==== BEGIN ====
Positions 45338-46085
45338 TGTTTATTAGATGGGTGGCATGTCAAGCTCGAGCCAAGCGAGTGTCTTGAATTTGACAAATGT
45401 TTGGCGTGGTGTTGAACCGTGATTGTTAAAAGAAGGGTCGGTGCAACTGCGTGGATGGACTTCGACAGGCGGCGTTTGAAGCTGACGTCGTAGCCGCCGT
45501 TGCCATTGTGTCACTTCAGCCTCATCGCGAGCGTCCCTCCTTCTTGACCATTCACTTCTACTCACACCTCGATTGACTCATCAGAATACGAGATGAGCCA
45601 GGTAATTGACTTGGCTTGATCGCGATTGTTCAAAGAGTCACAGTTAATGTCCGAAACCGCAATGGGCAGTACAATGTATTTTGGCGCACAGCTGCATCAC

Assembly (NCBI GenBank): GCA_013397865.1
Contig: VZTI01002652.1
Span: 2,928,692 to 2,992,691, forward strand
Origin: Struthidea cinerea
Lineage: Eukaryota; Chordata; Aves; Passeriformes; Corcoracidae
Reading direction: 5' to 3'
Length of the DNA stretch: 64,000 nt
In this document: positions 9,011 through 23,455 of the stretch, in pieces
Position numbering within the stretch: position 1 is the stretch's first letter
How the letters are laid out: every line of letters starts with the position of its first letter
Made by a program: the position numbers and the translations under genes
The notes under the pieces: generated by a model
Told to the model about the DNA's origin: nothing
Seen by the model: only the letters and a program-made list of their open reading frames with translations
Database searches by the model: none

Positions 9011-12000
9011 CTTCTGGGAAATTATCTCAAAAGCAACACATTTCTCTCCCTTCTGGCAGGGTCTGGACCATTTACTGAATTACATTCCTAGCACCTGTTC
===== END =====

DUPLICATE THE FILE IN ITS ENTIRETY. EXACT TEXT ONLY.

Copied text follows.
Positions 45338-46085
45338 TGTTTATTAGATGGGTGGCATGTCAAGCTCGAGCCAAGCGAGTGTCTTGAATTTGACAAATGT
45401 TTGGCGTGGTGTTGAACCGTGATTGTTAAAAGAAGGGTCGGTGCAACTGCGTGGATGGACTTCGACAGGCGGCGTTTGAAGCTGACGTCGTAGCCGCCGT
45501 TGCCATTGTGTCACTTCAGCCTCATCGCGAGCGTCCCTCCTTCTTGACCATTCACTTCTACTCACACCTCGATTGACTCATCAGAATACGAGATGAGCCA
45601 GGTAATTGACTTGGCTTGATCGCGATTGTTCAAAGAGTCACAGTTAATGTCCGAAACCGCAATGGGCAGTACAATGTATTTTGGCGCACAGCTGCATCAC

Assembly (NCBI GenBank): GCA_013397865.1
Contig: VZTI01002652.1
Span: 2,928,692 to 2,992,691, forward strand
Origin: Struthidea cinerea
Lineage: Eukaryota; Chordata; Aves; Passeriformes; Corcoracidae
Reading direction: 5' to 3'
Length of the DNA stretch: 64,000 nt
In this document: positions 9,011 through 23,455 of the stretch, in pieces
Position numbering within the stretch: position 1 is the stretch's first letter
How the letters are laid out: every line of letters starts with the position of its first letter
Made by a program: the position numbers and the translations under genes
The notes under the pieces: generated by a model
Told to the model about the DNA's origin: nothing
Seen by the model: only the letters and a program-made list of their open reading frames with translations
Database searches by the model: none

Positions 9011-12000
9011 CTTCTGGGAAATTATCTCAAAAGCAACACATTTCTCTCCCTTCTGGCAGGGTCTGGACCATTTACTGAATTACATTCCTAGCACCTGTTC